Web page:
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Heat turned down, mysterious haze explained

Heat across the country has been mostly turned down today as the strong nor’west flow is pushed out off land and over the Pacific Ocean.

A change in wind direction has seen temperatures fall in the South Island.  A few centres are still mild on 15 or 16 however Canterbury appears to be the coolest with Christchurch on 13 and Kaikoura currently on 11.

A warm northerly remains over the top of the South Island with Nelson on 17 and Farewell Spit on 20.

It’s warm in the North Island this afternoon.  The east coast was in the 20s earlier today and Hutt Valley was on 19 but a weak southerly has seen temperatures fall just a little.

Bay of Plenty, Waikato, Auckland and Northland are all between 18 and 20 degrees this hour.

South Islanders were yesterday wondering why the sky was so hazy. forecasters believe this was mostly due to the localised high winds creating dust and pollen in the atmosphere with perhaps a touch of dust from Australia, where the air was a few days ago.  Windy conditions recently affected south east parts of Australia causing similar skies.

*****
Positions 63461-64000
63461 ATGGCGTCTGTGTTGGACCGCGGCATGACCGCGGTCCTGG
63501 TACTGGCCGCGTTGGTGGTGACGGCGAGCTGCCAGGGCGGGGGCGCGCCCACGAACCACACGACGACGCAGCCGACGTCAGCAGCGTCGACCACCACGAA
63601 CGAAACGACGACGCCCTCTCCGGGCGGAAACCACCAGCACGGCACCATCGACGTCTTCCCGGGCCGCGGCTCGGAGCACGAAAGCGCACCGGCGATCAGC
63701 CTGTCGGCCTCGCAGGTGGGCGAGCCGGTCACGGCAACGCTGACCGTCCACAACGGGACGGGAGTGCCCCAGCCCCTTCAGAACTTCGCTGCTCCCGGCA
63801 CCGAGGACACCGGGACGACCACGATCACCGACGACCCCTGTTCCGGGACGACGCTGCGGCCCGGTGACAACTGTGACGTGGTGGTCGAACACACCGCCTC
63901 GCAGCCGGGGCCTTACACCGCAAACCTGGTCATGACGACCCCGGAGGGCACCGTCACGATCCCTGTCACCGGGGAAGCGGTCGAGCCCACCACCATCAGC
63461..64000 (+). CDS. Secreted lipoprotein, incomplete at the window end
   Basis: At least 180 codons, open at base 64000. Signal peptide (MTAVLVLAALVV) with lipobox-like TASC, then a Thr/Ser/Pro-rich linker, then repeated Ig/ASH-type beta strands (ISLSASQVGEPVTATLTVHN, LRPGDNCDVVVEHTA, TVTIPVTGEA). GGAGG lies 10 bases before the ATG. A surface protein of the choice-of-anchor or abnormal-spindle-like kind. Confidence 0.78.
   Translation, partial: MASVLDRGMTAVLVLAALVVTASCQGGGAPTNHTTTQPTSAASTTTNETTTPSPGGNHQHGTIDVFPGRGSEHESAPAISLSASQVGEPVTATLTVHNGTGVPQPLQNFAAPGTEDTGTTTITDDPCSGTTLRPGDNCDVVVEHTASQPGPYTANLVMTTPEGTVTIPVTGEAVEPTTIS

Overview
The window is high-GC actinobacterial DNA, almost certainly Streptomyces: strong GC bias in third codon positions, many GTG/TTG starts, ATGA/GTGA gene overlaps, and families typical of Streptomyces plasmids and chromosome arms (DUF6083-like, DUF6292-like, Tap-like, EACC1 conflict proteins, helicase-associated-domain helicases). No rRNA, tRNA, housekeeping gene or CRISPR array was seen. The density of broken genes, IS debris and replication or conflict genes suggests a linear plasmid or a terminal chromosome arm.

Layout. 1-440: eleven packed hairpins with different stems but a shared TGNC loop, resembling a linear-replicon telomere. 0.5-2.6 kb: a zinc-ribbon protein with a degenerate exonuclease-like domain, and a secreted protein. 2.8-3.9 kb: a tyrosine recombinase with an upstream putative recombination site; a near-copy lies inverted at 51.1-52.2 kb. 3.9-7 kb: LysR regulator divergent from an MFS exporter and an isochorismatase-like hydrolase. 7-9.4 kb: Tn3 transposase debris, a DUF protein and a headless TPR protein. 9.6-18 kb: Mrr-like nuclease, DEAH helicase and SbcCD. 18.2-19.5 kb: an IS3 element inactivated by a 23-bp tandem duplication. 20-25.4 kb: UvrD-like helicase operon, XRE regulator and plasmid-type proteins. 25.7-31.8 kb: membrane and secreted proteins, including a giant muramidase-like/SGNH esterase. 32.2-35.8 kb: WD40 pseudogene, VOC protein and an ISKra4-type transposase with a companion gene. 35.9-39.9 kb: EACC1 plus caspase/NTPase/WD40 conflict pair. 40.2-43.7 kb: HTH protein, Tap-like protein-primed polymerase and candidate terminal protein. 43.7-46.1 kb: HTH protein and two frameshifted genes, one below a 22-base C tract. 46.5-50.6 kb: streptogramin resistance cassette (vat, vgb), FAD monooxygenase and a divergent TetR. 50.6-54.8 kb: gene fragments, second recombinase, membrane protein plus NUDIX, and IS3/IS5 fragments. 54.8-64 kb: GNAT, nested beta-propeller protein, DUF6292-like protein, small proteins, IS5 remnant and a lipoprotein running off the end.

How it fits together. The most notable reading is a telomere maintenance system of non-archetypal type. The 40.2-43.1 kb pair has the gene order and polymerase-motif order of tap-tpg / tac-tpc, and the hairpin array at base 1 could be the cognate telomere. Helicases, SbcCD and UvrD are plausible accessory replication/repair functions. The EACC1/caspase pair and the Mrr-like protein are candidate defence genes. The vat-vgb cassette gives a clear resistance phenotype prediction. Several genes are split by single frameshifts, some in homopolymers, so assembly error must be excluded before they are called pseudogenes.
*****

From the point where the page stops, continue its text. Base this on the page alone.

Pete on 15/09/2009 7:41am

In the christchurch press today there was an artice on the haze over canterbury yesterday. The haze was determined to be dust from a dried up lake basin in australia of which gale forced winds lifted, the dust then mixed with rain clouds and made cars and houses in tasmainia and sth east aust a bright rusty red colour when it rained before the westerlies gave it a free ride to nz. Scientists in australia believe the dust contains micro-organisms that cause damage to coral reefs and rainforests and want to ”take their dust back” in sterile containers from snow fields high on the southern alps of which some dust will have settled.

Did you see this article?



WW Forecast Team on 15/09/2009 10:16am

Hi Pete, no, nobody here saw that specific article but that sounds about right.  Haze is always a very tricky thing to accurately work out immediately.  We still believe there was a significant amount of ‘localised’ haze due to the strong winds, however there was certainly an Australian element – as you pointed out – and would definitely explain the orange haze.

Thanks for the info – very interesting and much appreciated.

Evening WeatherWatch team

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